Tagged: budget

Link Roundup

The Joint Center for Housing Studies at Harvard University recently issued a report on investor activity in Atlanta.  Not surprisingly, the study found that investors were buying up property in neighborhoods where poverty and vacancy rates were high, and median home values were low.

A group of Montgomery County legislators have introduced a bill that has the slumlord lobby up in arms — the bill proposes Maryland property owners who own four or more rental units should be subject to rent control.  It also mandates that landlords cannot force tenants to make them the beneficiary of renters’ insurance policies.  These two things are definitely worth supporting.  Unfortunately, the bill is a bit of a mishmash, with other landlord-tenant issues thrown in — not sure where it will end up.

Some New York City landlords have found a way to make money off the homeless, by operating for-profit SROs/rooming houses — and needless to say, the living conditions are less than acceptable.

I’ve always been fascinated with Centralia, PA — a mostly-abandoned town situated on top of a coal fire that’s been burning for decades.  WGAL has a “then and now” slideshow that’s worth a look.

How to be successful in Maryland politics:  Give your campaign contributors lucrative development contracts.  Just don’t get caught…

CBS Baltimore reports that a recent house fire, in which one woman was found dead in the basement, was more than just a simple house fire.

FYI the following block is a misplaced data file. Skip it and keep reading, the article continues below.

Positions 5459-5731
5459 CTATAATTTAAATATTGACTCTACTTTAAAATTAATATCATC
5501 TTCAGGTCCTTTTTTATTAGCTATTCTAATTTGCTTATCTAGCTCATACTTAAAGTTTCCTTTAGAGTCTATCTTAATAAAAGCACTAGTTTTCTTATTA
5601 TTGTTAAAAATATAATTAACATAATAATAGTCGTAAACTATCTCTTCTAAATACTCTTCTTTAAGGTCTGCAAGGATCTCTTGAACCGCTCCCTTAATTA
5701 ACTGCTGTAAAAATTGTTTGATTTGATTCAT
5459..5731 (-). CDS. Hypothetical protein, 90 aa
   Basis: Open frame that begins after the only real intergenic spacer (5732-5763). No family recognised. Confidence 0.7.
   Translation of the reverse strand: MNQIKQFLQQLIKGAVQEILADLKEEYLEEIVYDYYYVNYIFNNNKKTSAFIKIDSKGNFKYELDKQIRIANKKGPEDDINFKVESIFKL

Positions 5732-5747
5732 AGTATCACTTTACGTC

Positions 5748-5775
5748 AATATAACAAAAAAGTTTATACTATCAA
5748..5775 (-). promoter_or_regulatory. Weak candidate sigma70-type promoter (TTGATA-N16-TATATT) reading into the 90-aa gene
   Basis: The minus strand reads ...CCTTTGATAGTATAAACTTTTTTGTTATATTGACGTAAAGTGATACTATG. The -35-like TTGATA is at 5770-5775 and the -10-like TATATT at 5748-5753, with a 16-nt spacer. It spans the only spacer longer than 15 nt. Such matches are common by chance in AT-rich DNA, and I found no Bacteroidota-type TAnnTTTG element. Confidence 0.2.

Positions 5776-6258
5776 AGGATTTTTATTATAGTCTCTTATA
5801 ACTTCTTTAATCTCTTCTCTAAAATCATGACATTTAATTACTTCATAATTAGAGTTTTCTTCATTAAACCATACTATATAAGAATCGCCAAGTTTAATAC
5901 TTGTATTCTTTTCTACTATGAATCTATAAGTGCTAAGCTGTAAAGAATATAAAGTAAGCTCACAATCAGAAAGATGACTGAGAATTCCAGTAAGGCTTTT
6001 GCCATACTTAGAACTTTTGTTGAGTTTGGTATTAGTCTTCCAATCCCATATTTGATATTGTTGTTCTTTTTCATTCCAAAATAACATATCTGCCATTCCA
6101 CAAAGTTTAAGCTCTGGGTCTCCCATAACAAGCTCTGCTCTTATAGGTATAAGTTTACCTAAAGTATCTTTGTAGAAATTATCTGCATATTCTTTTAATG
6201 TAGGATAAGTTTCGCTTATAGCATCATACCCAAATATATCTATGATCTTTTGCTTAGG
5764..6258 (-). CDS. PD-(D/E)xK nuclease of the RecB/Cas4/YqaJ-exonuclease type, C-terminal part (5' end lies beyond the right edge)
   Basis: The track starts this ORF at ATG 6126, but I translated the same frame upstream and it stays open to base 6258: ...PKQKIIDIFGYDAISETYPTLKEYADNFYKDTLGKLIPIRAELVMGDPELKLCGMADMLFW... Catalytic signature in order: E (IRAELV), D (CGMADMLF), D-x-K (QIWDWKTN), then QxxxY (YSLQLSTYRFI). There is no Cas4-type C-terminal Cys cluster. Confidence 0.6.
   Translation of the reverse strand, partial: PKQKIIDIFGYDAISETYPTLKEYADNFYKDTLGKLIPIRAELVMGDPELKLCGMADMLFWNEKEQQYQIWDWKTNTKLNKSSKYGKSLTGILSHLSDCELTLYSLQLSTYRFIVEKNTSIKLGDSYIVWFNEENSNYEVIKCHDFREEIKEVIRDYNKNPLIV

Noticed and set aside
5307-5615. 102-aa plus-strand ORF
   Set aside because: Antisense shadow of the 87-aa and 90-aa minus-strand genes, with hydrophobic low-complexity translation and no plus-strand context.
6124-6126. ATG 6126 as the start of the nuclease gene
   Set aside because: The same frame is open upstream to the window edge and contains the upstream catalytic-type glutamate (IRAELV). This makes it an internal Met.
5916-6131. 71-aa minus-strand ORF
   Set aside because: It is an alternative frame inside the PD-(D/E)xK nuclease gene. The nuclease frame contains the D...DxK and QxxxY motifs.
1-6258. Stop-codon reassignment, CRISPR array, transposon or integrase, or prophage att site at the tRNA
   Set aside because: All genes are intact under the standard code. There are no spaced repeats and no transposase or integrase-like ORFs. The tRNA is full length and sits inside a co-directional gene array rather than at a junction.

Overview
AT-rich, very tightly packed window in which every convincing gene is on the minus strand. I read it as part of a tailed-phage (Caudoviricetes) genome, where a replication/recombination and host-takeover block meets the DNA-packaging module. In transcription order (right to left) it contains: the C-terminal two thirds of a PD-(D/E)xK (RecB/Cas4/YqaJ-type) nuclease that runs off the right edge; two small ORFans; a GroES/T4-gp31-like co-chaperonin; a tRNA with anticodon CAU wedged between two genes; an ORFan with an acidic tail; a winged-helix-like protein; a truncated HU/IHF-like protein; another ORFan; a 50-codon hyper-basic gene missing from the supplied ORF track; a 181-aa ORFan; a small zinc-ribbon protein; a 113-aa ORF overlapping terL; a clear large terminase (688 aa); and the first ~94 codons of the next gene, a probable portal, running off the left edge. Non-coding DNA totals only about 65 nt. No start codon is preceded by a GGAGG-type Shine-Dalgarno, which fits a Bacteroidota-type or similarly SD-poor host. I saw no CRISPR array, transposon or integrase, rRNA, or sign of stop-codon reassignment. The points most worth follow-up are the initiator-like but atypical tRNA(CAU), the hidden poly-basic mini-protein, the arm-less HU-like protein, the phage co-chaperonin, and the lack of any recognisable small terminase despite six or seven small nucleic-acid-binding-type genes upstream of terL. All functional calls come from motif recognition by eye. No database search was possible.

So now the Mayor wants you to pay for trash pickup?  I thought property taxes paid for that, but…perhaps I was wrong.  Oh, and the City is dicking around with the Fire Department again.  It’s all about solving the budget crisis, I guess so we’ll have more money to give to local developers.

Speaking of the budget, how would you balance our completely out of whack budget?  There’s a website for that.

 

Don’t Let Mayor Rawlings-Blake Compromise Your Safety! Keep All Fire Stations Open!

The Mayor has announced the 2013 preliminary budget for Baltimore City — one of the highlighted items is the closure of three yet-to-be-announced firehouses.  You can, and should, download and read the budget for yourself here.

If the City has the money for large developer tax breaks, car races that cost city taxpayers millions of dollars, and a new convention center — the City needs to fully fund our fire department, keeping all fire stations open and operational, and end the rotating closures.

Please contact your City Council representative today, and make your opinion heard!  We cannot afford more senseless deaths like this one.  How many innocent children have to die before we’re willing to stand up to our government and say “Enough is ENOUGH”?

Some national statistics from the NFPA:

  • A fire department responded to a fire every 24 seconds.
  • One structure fire was reported every 65 seconds.
  • One home structure fire was reported every 85 seconds
  • One civilian fire injury was reported every 30 minutes.
  • One civilian fire death occurred every 2 hours and 49 minutes.

Think how much worse it would be if fire stations were closed.  I don’t want to read about your home or your family in the Baltimore Sun.  Contact your City Council representative and let them know you don’t want to be a statistic — we don’t need a new convention center more than we need you as residents.